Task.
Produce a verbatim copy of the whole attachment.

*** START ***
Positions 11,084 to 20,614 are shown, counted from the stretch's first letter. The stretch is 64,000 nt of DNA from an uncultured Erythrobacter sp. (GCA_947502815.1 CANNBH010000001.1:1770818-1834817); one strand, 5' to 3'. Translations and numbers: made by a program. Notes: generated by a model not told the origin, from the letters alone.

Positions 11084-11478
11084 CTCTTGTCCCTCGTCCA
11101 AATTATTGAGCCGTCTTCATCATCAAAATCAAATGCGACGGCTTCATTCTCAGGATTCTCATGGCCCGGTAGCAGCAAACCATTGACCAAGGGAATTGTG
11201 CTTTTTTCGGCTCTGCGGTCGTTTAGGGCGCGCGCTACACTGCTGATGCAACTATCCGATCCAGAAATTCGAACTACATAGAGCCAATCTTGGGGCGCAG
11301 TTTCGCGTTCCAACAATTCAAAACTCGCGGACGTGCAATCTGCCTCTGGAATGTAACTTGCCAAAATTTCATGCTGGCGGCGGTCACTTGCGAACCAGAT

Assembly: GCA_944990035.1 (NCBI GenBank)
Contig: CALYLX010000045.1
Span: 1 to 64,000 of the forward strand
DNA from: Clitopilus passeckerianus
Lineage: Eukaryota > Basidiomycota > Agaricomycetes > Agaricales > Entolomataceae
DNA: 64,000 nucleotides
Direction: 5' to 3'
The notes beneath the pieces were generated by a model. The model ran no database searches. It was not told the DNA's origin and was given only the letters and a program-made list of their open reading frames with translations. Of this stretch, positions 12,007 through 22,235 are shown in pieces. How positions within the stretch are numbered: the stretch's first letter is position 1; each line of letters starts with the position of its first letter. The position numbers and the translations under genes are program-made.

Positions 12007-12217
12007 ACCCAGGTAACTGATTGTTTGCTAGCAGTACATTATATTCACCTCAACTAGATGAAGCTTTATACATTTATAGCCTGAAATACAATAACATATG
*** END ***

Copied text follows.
Positions 11,084 to 20,614 are shown, counted from the stretch's first letter. The stretch is 64,000 nt of DNA from an uncultured Erythrobacter sp. (GCA_947502815.1 CANNBH010000001.1:1770818-1834817); one strand, 5' to 3'. Translations and numbers: made by a program. Notes: generated by a model not told the origin, from the letters alone.

Positions 11084-11478
11084 CTCTTGTCCCTCGTCCA
11101 AATTATTGAGCCGTCTTCATCATCAAAATCAAATGCGACGGCTTCATTCTCAGGATTCTCATGGCCCGGTAGCAGCAAACCATTGACCAAGGGAATTGTG
11201 CTTTTTTCGGCTCTGCGGTCGTTTAGGGCGCGCGCTACACTGCTGATGCAACTATCCGATCCAGAAATTCGAACTACATAGAGCCAATCTTGGGGCGCAG
11301 TTTCGCGTTCCAACAATTCAAAACTCGCGGACGTGCAATCTGCCTCTGGAATGTAACTTGCCAAAATTTCATGCTGGCGGCGGTCACTTGCGAACCAGAT

Assembly: GCA_944990035.1 (NCBI GenBank)
Contig: CALYLX010000045.1
Span: 1 to 64,000 of the forward strand
DNA from: Clitopilus passeckerianus
Lineage: Eukaryota > Basidiomycota > Agaricomycetes > Agaricales > Entolomataceae
DNA: 64,000 nucleotides
Direction: 5' to 3'
The notes beneath the pieces were generated by a model. The model ran no database searches. It was not told the DNA's origin and was given only the letters and a program-made list of their open reading frames with translations. Of this stretch, positions 12,007 through 22,235 are shown in pieces. How positions within the stretch are numbered: the stretch's first letter is position 1; each line of letters starts with the position of its first letter. The position numbers and the translations under genes are program-made.

Positions 12007-12217
12007 ACCCAGGTAACTGATTGTTTGCTAGCAGTACATTATATTCACCTCAACTAGATGAAGCTTTATACATTTATAGCCTGAAATACAATAACATATG